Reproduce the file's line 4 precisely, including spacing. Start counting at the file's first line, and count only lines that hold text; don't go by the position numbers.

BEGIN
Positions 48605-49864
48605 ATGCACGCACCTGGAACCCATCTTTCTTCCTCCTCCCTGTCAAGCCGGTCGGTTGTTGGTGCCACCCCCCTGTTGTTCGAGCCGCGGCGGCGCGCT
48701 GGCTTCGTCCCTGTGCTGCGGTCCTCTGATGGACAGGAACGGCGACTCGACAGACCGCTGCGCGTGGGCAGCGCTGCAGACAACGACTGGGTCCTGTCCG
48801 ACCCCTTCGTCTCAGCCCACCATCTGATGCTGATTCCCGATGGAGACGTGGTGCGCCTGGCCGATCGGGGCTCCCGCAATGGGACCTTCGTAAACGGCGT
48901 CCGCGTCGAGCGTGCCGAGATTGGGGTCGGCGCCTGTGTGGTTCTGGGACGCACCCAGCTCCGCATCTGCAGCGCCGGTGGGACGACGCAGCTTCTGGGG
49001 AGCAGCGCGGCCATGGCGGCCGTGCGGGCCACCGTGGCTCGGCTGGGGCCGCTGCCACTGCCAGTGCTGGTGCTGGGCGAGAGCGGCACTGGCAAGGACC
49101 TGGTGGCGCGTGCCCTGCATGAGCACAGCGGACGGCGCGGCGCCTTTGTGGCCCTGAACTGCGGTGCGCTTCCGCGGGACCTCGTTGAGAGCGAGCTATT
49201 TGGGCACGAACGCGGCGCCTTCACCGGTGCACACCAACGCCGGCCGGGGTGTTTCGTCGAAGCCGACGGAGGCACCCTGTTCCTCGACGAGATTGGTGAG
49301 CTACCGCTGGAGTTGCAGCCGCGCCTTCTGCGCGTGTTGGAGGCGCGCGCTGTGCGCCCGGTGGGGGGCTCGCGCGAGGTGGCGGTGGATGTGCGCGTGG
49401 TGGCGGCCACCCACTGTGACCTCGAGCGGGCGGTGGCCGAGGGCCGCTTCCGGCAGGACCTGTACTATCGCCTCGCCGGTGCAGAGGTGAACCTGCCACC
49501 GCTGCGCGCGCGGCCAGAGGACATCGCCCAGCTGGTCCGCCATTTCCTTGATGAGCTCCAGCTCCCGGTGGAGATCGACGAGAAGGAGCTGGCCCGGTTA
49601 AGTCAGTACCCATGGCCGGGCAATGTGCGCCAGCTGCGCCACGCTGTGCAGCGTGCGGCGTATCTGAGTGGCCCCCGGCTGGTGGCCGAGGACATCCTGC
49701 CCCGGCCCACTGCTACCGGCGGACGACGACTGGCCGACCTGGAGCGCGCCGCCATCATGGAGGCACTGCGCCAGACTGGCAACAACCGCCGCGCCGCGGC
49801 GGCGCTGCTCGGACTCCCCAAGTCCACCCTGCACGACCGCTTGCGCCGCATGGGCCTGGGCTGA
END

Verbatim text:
48801 ACCCCTTCGTCTCAGCCCACCATCTGATGCTGATTCCCGATGGAGACGTGGTGCGCCTGGCCGATCGGGGCTCCCGCAATGGGACCTTCGTAAACGGCGT